Captive audience in Kilkenny

 

“PLEASE NOTE that you will be seated in a wheelchair, blindfolded and tied up as part of the performance.”

Who could resist an offer like that at two on a damp Friday afternoon? It sure beats Liveline. Day one of the Kilkenny Arts Festival and The Irish Timeswas first in the queue for some avant-garde Belgian theatre.

The show, called The Smile Off Your Face,was devised by Flemish theatrical troupe Ontroerend Goed, who claim to “create theatre that is equally challenging and treacherously shallow”. Its unique selling point is that each performance is limited to just one audience member at a time. And – a big bonus in these straitened times – admission is free (although booking is essential).

It is being staged in an appropriately spooky room in medieval Rothe House and the allegedly “once-in-lifetime” experience is like a cross between a Victorian freak show and a bondage session with Miss Whiplash. The 20-minute show involved being force fed wafer-thin chocolate, a sliver of tangerine and a marzipan pig; and getting “intimate” on a bed with “Sophie” and being asked to speculate on what she was wearing beneath “a red lace dress” while having your leg and hair stroked.

Tickets for the show, which runs until Tuesday night, are being snapped up fast.

But there’s a host of more conventional culture on offer throughout Kilkenny. The 10-day festival programme includes some 240 events with guests as diverse as the Innisfree Céilí Band and the RTÉ Concert Orchestra, journalist Robert Fisk and a celebration of the films of Gabriel Byrne.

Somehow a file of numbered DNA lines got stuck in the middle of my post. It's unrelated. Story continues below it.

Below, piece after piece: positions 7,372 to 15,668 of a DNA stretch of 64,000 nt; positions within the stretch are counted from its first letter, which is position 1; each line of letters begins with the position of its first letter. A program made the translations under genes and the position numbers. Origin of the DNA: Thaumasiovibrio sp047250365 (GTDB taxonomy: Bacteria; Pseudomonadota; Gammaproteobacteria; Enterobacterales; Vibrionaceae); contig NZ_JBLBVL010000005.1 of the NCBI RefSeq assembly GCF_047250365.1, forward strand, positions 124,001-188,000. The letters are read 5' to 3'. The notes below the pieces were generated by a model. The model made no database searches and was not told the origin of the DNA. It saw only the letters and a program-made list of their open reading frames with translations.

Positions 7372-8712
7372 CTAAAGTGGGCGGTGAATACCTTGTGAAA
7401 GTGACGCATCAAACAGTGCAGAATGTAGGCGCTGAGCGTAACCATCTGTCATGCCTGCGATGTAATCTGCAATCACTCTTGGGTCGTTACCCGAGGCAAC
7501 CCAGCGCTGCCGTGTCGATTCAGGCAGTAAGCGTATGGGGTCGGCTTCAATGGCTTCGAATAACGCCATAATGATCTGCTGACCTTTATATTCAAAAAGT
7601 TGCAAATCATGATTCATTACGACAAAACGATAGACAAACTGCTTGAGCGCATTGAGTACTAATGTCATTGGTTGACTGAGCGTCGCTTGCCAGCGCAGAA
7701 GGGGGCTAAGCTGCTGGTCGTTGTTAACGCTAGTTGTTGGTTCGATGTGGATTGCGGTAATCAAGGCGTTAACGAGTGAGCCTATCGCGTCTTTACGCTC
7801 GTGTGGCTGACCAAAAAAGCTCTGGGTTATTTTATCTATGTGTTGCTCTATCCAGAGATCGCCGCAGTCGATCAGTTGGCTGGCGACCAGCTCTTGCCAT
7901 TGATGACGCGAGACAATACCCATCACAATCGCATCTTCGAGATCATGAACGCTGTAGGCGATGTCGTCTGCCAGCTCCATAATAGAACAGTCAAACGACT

The streets yesterday teemed with visitors – both Irish and overseas. Outside Kyteler’s Inn a delighted Canadian read a plaque commemorating the site’s links to 13th-century witchcraft, and observed that he had just had lunch in a place “500 years older” than his country.

Jessica Alborghetti (20) from Grenoble, a first-time visitor, thought Ireland was “rainy and romantic and friendly” but even more expensive than the south of France.

The foreigners were dressed for the rain and sported smart umbrellas and sleek raincoats. The Irish looked surprised by the weather and squelched about in sandals and cropped pants.

Beyond the confines of a vast official programme there is a flourishing fringe festival – mainly consisting of young visual artists – which, in classic Irish fashion, seems to have already split into “Official” and “Provisional” wings.

There’s no end of choice – from the Hopper-esque streetscapes of Eoghain Phelan (at Ryan’s Electrical Shop on the High Street) to oil paintings of tractors, hurlers, and dairy cows by Marley Irish (at the Hibernian Hotel).

Ironically, as thousands of visitors descend on Kilkenny many locals are planning to flee to Dublin for performance art of a different kind.

The county’s senior hurling team meets Cork in the All-Ireland semi-final at Croke Park on Sunday afternoon. Not wild horses – let alone an arts festival – would halt the flow.